Why I do what I am doing…

Month: May, 2014

Beauty and Joy Without Words

The saddest thing I see in the world around me is a lack of care and compassion for others. It is the small things we can do for others, then step out of our comfort zone to actually do, are the most powerful moments in our lives. Small acts of kindness add up to a more fulfilled “us”

Simple acts of “seeing a need and filling it” are the ones that make the world spin a little better, and it is these things that can change lives. There is no way to know what one small action might lead to, or prevent. There is plenty of reason to try. One of the most beautiful short films I have ever seen was Deep and Crisp and Even, a Ten Minute Tale, written by Maggie and Peter Souter; starring Timothy Spall and Natasha McElhone.

This film is one of my favourite things to share with other people and I am yet to meet someone who doesn’t like it. Everyone – from my family to fellow film and literary students, lecturers, friends and their friends – have all gained something, from seeing this wordless masterpiece. Deep and Crisp and Even transcends cultural boundaries, language barriers and draws you in to a world of quaintness and innocence rarely seen in contemporary media. It is a gift of nine minutes and two seconds of loveliness, hope and selflessness.

This is the type of film I would love to create, this inspires me to push beyond the boundaries of what I have done, what I know and how I move through the world.

The ability to communicate without words is a rare skill, certainly one that I aspire to. The symbolism our ancestors understood and lived with is being lost. Use of colour, shapes, texture sound and physical expression – to enrich and convey layers of complex and multi-faceted meaning, is a skill being eroded by the acceleration of the information age. The knowledge of how to artfully combine these elements is what is key for many great works to transcend time. Capturing moments of zeitgeist in art is how cultural memory is developed, obtained and retained.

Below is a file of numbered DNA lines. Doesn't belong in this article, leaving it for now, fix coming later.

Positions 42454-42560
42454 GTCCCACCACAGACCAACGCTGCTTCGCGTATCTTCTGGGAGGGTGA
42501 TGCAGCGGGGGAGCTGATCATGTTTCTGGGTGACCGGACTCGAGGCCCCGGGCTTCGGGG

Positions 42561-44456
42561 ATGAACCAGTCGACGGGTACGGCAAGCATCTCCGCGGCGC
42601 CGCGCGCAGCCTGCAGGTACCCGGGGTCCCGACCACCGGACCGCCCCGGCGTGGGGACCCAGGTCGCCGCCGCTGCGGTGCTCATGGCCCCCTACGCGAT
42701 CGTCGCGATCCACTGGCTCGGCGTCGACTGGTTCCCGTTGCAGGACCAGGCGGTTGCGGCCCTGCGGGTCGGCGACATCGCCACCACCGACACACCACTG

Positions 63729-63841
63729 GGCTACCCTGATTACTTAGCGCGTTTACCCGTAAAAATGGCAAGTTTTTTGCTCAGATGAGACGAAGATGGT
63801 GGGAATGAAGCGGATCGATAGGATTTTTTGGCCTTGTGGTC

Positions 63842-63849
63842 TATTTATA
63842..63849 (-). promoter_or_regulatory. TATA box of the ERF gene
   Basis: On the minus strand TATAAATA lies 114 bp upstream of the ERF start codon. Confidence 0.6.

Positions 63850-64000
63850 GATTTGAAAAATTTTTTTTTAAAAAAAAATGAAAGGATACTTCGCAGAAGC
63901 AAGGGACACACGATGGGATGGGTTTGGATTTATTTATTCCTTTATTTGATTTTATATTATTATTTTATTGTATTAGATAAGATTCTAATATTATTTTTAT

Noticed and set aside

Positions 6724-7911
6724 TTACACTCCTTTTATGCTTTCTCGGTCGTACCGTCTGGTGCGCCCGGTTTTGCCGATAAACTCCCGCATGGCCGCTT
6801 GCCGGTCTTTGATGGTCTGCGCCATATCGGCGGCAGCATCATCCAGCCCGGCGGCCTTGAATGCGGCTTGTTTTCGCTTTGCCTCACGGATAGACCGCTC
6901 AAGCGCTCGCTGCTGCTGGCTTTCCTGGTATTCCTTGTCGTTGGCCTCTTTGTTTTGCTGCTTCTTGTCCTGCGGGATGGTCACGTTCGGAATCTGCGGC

Without art that escapes stereotypes, (our) culture would stagnate and eventually wither away. Films like this little beauty are sentries against this cultural atrophy while also gifting its audience of a pause in their daily works.

I hope you enjoy it, please allow yourself to fall in love with it as I have…

The Secret to Pixar’s Genius From ‘Creativity, Inc.’ Sounds Like a Writing Workshop


Most business books are, in the words of Norman Mailer, “advertisements for myself,” the story of one person’s world-beating genius and how they made an industry out of it. But Ed Catmull’s Creativity, Inc., written with the wonderful Amy Wallace (frequently at GQ writing profiles — check out her D’Angelo piece), is markedly modest in scope. The main impression that you get off Catmull, the president of Pixar Animation and Disney Animation, is that he’s a kind man and obviously a genius, with a Ph.D. in computer science and the goal of creating the first computer animated film. And he goes through the life story of Pixar, how they met Steve Jobs, how they created things in a corner until they were creating things for Disney, in simple fashion.

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